It has been congestion week for me. A celebration of traffic management failure.
Last week I was inspired by the thought that Copenhagen has so many cyclists they suffer traffic jams and road rage.
I have spent much of the past two weeks discussing congestion too. The EU is currently accepting pitches for its research budgets and included in the offer is some substantial funding to address the congestion that is slowly paralysing many cities and roads throughout the union.
I am involved because one of the approaches that needs validating is the effect of more cycling and walking on congestion. We are working with some partners to prepare better evidence to stop politicians panicking every time a local lobby says cycling facilities and pedestrianized city centres cause congestion.
So we have been locked in rooms having some really interesting discussions with cities about their commitment to their transport problems and in general it has been quite refreshing, because of course the people we are sitting with are the enthusiastic partners.
However for those of us based in Brussels it has also been congestion week for another reason. Just a few days ago the trial of a “kilometre tax” was announced which will test the effect of charging 1200 drivers for the distance they travel in Brussels. Something is needed because the city and its surroundings regularly feature in the lists of Europe’s most congested cities and is getting steadily worse. I was watching an item from Brussels on the BBC News that just about sums it up. They have one of those back projections behind the reporter that supposedly shows a typical city skyline. The Brussels one always shows just a huge queue of traffic gridlocked around the EU district from morning till night.
However there has only been one noise louder than the traffic this week. That is the sound of politicians of all parties running as far as possible from the congestion charge. And in Belgium that is a hell of a lot of politicians. To start with there are at least 12 parties but they are then divided up into the Federal Government and the regional parliaments for Brussels, Flanders and Wallonia. Guess what, there are elections coming up so they are all dashing furiously for cover, much to the disappointment of anyone who hoped that this might be a start in the right direction. Apparently the possible trial was buried in the small print of a proposal to try and ease freight congestion, but now the politicians have left the Minister for Mobility in Brussels region to carry the can as they say “no we didn’t mean that”. Astonishingly even the Greens (Ecolo) (*see comments) have distanced themselves because “the measure might adversely affect people on low incomes”. All this goes against a backdrop of every previous failed initiative such as sensible stuff like reducing parking or madness like the short-lived Flemish proposal to add more lanes to part the Ring motorway. They never head the expression “Building roads to ease congestion is like loosening your belt to cure obesity”. It is just madness.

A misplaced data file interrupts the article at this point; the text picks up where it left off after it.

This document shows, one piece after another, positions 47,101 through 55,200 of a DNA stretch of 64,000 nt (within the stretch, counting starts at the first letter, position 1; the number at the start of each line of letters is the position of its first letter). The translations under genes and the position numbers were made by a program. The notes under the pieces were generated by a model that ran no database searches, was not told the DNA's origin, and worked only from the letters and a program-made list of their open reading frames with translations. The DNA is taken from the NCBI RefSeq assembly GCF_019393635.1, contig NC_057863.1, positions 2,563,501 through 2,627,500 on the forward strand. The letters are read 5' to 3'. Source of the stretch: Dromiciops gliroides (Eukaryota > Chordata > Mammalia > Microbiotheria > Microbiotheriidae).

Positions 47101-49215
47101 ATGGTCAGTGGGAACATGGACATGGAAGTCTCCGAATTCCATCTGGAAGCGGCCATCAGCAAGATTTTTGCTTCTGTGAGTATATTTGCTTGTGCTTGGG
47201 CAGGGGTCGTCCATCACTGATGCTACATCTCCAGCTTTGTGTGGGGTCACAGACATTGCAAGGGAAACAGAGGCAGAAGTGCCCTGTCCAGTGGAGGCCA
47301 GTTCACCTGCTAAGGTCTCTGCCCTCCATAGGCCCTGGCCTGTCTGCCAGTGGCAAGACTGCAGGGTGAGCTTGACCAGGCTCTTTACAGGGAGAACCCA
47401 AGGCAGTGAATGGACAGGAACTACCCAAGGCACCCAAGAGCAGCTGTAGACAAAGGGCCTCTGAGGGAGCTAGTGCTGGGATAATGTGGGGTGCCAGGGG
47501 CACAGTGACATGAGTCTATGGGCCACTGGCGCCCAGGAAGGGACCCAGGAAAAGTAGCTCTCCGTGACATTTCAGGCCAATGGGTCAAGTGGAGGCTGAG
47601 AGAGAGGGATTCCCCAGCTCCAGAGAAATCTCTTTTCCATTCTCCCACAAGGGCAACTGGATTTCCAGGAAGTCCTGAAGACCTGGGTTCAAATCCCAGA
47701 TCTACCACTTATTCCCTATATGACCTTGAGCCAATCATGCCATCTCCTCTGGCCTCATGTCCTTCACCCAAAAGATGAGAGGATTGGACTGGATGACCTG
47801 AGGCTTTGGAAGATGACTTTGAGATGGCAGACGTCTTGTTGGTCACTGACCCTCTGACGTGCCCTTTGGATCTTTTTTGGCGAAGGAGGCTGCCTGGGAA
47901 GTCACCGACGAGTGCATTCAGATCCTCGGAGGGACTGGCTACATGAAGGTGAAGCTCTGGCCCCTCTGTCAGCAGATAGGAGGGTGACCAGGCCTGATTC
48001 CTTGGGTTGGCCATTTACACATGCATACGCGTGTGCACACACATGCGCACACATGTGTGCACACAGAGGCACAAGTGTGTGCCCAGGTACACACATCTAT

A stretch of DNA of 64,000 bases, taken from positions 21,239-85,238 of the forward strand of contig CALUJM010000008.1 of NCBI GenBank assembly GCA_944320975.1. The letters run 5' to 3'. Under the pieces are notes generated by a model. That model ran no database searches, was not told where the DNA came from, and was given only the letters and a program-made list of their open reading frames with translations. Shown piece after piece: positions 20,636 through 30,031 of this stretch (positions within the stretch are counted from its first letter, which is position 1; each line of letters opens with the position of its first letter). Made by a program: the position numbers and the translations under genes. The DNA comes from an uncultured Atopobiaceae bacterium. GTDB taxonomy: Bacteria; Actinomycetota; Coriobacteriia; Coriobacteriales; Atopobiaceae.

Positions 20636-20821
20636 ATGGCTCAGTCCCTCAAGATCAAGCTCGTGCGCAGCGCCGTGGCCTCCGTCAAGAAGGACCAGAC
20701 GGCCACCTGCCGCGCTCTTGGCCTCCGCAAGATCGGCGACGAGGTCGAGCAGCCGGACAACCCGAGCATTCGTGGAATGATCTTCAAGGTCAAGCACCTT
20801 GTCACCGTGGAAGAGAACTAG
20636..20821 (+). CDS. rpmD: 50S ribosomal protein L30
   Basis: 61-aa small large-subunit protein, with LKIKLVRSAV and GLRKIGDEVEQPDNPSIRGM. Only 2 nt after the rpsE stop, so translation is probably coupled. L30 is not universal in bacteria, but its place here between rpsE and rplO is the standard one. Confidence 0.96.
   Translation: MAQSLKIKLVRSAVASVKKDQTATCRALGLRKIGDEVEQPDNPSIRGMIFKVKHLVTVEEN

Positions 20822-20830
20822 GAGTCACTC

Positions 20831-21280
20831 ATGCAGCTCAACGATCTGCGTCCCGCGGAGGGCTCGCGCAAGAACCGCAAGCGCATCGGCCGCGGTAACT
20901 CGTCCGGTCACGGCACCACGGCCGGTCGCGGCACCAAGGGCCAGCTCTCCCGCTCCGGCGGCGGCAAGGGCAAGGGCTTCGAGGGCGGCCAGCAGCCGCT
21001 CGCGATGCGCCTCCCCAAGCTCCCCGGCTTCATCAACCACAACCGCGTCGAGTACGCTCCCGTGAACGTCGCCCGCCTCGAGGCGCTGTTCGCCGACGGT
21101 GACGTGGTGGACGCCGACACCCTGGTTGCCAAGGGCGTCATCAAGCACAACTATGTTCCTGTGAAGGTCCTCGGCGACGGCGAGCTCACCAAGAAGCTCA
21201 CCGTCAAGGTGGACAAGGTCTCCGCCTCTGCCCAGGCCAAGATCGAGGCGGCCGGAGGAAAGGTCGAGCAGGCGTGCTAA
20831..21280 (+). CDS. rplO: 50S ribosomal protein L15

So where does all this fit into my cycling blog?
Brussels cycling has apparently quadrupled from 1% of traffic to about 4%. City officials are patting themselves on the back because they have put in a very few cycle lanes and quite a bit of paint on the roads, but mainly they have been completely blocked by the politics of the region and the fiefdoms of 17 commune mayors who regard the loss of a single parking spot as an act of treachery from outside.
So why the growth? Because if you make everything else bad enough people will ride bikes. Despite the fact that the cars slow the bikes far more than the bikes block the cars and the white paint on the roads is frankly useless it is still quicker and easier to get around much of our part of Brussels by bike than anything else. And for people who have to make multiple stops like dropping off kids on the way to work the parking congestion makes the bike an even bigger winner.
So here we all are in Brussels – the congestion busters. Up the outside of the parked cars, up the pavements and even occasionally squeezed into the cycle paths. Sadly when we look at our research into congestion I am sure we will find once again that the number of people prepared to try cycling like this is limited to about 5% of the population, the rest are just too scared. So the Brussels cycling boom has just about reached its limit until somebody has the political clout to impose themselves on the driving congestion. Don’t hold your breath waiting for that to happen.
Copenhagen we are not. It really is not a solution. But those of us who are riding will not despair when the politicians fail us.